The CFPB expects lenders to oversee their service providers to make sure that they are in compliance with the law to protect consumer interests; this was expressed in CFPB Bulletin 2012-03, published April 13, 2012. This duty extends to title agents and settlement service providers.
While title agents and settlement service providers are third-party vendors to lenders, those who provide services to title agents and settlement service providers are fourth-party vendors to lenders. The requirement to evaluate, review, and monitor qualifications and performance extends as far down the service chain as necessary to make sure that everyone is in compliance with the rules protecting customers.
So what can you do as a title agent to make sure that your vendors are in compliance?
You can make sure that your vendors are contractually aware of their responsibilities. There are some great sample provisions regarding “rights and responsibilities” and “confidentiality and security,” in the FDIC’s Financial Institution Letters, Guidance for Managing Third-Party Risk, which you may choose to include in your vendor contracts.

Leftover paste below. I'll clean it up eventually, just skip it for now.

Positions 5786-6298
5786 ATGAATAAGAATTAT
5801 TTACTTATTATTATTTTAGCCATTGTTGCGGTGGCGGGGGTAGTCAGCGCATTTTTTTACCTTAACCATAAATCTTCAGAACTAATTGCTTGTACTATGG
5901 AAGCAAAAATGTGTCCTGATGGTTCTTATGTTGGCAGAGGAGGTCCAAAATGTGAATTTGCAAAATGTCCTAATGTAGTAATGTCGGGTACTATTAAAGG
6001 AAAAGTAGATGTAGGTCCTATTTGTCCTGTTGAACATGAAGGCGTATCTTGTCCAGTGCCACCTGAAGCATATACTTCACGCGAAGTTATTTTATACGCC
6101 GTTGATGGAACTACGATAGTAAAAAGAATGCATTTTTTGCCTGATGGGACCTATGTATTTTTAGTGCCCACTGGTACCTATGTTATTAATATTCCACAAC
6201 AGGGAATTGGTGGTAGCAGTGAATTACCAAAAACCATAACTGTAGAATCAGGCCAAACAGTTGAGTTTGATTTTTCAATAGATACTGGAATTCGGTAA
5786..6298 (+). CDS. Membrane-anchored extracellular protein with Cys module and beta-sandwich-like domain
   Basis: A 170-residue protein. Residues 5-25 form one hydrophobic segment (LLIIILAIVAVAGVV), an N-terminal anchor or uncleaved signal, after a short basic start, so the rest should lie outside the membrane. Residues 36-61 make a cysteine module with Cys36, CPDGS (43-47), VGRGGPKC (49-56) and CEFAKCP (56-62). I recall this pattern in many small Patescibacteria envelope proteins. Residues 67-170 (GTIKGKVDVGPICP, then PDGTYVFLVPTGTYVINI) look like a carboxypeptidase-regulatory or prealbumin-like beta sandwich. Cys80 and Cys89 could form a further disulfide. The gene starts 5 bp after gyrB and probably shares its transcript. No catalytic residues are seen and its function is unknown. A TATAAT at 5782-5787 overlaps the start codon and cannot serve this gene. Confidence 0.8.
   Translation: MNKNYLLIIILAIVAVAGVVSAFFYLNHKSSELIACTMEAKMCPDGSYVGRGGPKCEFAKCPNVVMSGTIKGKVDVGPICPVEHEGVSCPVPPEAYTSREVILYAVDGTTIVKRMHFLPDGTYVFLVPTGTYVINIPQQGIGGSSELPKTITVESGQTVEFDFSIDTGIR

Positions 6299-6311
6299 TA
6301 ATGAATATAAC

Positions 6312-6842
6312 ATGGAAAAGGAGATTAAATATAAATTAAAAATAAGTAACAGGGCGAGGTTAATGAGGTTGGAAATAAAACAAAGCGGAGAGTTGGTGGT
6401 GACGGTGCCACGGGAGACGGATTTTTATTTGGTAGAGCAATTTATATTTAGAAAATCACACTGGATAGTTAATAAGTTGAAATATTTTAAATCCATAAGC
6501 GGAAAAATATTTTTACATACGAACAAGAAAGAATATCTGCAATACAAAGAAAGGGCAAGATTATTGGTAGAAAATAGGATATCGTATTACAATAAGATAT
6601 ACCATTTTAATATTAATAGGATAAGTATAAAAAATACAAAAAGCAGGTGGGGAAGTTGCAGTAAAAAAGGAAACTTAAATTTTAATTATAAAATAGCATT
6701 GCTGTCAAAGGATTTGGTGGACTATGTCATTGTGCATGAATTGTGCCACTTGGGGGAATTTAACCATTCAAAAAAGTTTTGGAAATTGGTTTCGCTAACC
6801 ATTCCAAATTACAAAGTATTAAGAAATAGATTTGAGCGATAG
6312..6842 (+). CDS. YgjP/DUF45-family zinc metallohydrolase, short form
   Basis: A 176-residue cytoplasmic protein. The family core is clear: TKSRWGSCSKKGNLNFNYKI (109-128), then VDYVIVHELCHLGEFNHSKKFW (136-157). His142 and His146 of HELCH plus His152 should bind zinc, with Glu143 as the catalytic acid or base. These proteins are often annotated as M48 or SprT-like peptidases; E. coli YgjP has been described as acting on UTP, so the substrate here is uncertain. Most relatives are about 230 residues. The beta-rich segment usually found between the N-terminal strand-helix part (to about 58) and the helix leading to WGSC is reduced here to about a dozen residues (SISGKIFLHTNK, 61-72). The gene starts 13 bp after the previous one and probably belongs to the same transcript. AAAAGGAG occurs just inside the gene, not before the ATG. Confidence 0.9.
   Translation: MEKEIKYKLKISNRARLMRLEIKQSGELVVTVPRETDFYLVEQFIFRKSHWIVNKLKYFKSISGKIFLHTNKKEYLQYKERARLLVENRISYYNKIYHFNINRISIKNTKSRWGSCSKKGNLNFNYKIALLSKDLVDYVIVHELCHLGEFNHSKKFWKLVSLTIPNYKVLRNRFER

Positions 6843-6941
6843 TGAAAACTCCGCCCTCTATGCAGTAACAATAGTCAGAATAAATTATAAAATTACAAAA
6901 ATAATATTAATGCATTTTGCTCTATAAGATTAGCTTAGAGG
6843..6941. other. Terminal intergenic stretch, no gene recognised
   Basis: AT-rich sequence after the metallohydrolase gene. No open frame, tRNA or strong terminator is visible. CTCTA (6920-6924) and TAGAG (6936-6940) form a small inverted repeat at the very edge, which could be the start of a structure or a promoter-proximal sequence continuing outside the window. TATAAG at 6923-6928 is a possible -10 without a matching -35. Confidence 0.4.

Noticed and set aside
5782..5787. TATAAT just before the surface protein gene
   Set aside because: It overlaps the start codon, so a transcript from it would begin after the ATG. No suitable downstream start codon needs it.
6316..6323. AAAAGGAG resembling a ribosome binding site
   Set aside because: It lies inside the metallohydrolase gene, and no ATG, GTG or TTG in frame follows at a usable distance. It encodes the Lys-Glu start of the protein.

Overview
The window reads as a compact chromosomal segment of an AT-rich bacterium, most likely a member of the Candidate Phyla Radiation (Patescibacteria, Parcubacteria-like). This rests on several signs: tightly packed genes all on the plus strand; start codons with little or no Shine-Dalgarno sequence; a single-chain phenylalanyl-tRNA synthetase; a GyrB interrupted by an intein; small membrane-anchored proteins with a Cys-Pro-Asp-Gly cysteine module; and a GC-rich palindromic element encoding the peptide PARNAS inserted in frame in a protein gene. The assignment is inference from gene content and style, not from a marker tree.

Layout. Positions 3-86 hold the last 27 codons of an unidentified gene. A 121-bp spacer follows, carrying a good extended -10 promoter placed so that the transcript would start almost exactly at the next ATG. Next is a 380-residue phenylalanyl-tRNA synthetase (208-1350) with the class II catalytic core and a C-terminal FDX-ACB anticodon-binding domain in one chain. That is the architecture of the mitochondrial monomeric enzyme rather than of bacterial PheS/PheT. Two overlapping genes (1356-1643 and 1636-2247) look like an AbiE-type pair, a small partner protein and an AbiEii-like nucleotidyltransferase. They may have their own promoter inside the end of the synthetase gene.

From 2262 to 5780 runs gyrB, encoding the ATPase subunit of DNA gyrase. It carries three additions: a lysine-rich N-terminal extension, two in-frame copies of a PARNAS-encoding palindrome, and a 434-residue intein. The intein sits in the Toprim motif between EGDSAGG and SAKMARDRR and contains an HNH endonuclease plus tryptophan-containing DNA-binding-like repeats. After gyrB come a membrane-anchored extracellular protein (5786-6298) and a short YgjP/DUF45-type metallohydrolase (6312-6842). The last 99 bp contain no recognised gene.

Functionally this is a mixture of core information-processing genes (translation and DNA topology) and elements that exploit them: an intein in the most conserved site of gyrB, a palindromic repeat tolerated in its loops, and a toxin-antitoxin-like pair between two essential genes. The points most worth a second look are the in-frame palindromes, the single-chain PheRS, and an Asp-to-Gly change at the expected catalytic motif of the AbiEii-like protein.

- You can establish good vendor selection and management practices:
- Designate someone within your company to provide oversight as the “vendor manager.”
- Perform background and reference checks.
- Provide due diligence questionnaires and checklists.
- Implement non-disclosure agreements.
- Train vendors on their consumer protection obligations.
- Monitor and score performance, and provide feedback; sight visits can be particularly useful.
- Provide a communication matrix or plan, and include provisions for reporting in the event of a perceived security threat or security breach.
This information is not legal, business or financial advice. It is intended only to be helpful to you and to increase awareness. There may be many ways to approach this issue, and it is always best to consult with legal counsel and subject matter experts to develop a plan that is right for you.